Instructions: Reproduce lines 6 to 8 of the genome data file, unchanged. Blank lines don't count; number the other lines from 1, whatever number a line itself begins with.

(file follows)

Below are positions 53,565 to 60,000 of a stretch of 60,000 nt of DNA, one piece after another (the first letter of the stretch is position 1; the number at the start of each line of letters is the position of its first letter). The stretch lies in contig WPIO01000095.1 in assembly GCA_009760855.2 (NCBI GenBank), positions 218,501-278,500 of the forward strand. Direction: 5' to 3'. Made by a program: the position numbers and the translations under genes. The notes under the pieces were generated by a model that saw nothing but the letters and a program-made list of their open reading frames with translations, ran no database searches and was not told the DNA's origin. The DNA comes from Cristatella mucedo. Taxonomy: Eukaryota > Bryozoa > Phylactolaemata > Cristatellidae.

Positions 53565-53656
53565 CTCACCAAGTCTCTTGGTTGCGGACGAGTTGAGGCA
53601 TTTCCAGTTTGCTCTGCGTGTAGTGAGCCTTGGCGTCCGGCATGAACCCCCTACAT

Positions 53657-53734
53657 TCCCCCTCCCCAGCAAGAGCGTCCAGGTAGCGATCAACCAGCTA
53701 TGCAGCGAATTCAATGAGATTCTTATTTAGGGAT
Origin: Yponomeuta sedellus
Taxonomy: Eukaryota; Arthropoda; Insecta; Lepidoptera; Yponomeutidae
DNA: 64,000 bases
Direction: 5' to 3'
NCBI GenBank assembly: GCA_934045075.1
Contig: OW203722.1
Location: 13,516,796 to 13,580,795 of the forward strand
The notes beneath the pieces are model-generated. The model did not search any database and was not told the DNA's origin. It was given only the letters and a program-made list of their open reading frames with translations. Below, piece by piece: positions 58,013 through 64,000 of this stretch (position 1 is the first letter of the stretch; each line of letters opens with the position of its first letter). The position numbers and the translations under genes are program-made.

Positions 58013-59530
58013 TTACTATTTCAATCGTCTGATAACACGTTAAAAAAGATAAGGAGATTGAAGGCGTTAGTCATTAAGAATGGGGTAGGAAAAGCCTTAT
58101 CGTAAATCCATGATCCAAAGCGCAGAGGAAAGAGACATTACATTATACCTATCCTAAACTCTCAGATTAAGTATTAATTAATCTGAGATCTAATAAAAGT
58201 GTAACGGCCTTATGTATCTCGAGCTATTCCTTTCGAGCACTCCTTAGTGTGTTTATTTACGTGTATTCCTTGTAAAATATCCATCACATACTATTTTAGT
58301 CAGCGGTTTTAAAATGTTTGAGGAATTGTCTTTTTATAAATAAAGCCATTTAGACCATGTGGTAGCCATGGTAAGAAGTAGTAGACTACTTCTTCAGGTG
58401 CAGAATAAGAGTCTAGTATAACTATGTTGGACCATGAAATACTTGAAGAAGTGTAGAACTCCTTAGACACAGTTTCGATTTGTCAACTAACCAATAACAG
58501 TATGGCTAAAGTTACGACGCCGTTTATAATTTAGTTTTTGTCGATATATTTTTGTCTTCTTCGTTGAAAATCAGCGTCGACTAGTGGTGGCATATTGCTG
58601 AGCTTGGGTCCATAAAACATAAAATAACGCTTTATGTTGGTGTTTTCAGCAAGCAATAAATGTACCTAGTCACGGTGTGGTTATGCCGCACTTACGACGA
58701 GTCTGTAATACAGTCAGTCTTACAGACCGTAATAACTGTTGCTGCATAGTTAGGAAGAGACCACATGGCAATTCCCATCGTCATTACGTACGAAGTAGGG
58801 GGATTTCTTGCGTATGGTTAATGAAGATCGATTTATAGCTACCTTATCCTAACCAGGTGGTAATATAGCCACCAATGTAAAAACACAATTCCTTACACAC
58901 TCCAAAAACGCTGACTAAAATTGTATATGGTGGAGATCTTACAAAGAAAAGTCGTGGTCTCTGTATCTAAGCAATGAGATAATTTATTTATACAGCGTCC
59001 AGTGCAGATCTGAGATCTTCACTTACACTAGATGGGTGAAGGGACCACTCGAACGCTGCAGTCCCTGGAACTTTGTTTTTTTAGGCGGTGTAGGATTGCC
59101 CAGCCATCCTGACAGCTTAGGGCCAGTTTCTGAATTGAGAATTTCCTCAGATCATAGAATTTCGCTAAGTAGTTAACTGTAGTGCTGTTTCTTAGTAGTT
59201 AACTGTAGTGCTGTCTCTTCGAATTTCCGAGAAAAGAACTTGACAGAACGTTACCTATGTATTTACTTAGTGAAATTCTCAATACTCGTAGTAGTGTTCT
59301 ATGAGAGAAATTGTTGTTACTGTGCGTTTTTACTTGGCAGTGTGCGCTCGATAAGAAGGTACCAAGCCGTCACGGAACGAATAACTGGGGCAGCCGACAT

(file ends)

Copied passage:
53657 TCCCCCTCCCCAGCAAGAGCGTCCAGGTAGCGATCAACCAGCTA
53701 TGCAGCGAATTCAATGAGATTCTTATTTAGGGAT
Origin: Yponomeuta sedellus